# 4.1.13. Ebv: Galactic interstellar extinction model¶

This model can be used to correct fluxes of optical/UV data for interstellar reddening in our Galaxy. The reddening is caused by dust absorption and scattering (extinction) in the interstellar medium. The model uses the extinction curve of Cardelli et al. (1989). including the update for near-UV given by O’Donnell et al. (1994).

The extinction law can be expressed as:

where, and are the total extinctions (measured in magnitude) at wavelength and the -band, respectively. The wavelength- dependent parameters and are provided by the aforementioned papers. The scalar is defined as the ratio of total extinction to selective extinction , where is the total extinction at the -band. So the selective extinction represents a colour excess, which is commonly denoted as . For Milky Way, the typical value for is reported to be 3.1. Thus, by specifying and , the extinction can be derived, which in turn gives us the unreddened flux () from the observed reddened flux () using . Note that at energies above the Lyman limit, the transmission of the model is set to 1 in SPEX, thus it can be used alongside the Galactic interstellar X-ray absorption models in SPEX.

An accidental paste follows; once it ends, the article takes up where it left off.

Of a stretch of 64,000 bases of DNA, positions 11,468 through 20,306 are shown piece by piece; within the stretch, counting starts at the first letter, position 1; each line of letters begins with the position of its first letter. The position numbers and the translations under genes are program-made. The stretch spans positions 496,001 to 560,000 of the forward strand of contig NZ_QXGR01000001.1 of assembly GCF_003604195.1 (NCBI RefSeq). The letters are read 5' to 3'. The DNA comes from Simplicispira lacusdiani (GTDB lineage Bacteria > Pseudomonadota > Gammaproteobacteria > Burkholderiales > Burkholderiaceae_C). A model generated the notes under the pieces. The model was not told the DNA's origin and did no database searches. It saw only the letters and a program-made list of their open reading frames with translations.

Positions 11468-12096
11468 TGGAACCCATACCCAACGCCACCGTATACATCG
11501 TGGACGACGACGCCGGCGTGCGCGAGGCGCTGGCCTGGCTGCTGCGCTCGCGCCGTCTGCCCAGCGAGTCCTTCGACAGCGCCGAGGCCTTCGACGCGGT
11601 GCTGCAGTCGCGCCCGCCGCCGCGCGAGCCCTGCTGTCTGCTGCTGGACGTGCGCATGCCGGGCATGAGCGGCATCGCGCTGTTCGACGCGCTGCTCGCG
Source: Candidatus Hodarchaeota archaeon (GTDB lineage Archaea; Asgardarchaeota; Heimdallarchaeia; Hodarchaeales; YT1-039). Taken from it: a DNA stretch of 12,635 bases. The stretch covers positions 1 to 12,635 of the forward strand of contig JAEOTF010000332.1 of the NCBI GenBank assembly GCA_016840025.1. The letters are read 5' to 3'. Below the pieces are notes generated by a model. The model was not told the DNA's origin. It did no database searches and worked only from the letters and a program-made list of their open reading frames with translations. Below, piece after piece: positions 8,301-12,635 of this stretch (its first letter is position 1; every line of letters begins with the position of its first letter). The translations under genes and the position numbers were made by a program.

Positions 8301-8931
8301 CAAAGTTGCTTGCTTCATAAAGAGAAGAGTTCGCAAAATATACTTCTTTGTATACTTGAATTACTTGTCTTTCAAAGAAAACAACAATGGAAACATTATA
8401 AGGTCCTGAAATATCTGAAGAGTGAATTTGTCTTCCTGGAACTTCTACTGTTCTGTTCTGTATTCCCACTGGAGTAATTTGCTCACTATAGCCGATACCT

This extinction model is currently the best model for the Milky Way. However, the extinction curve of the Milky Way has a famous broad bump at 2175 . The origin of this bump is still not fully understood. Interestingly, this feature (due to dust) is seen in the Milky Way and not in other galaxies like in AGN. If one would use the ebv model to correct for extinction in the host galaxy of an AGN, it is best to remove this bump from the model as it can have an effect on the fit to the data. The bump can be removed by setting the mway parameter to 0.

The parameters of the model are:
ebv : The colour excess . The value is set by the user.
rv : The scalar . Default (recommended) value: 3.1
fcov : The covering factor of the absorber. Default value: 1 (full covering)
mway : Include the Milky Way broad bump (1 = Yes, 0 = No).

Recommended citation: Cardelli et al. (1989) and O’Donnell et al. (1994).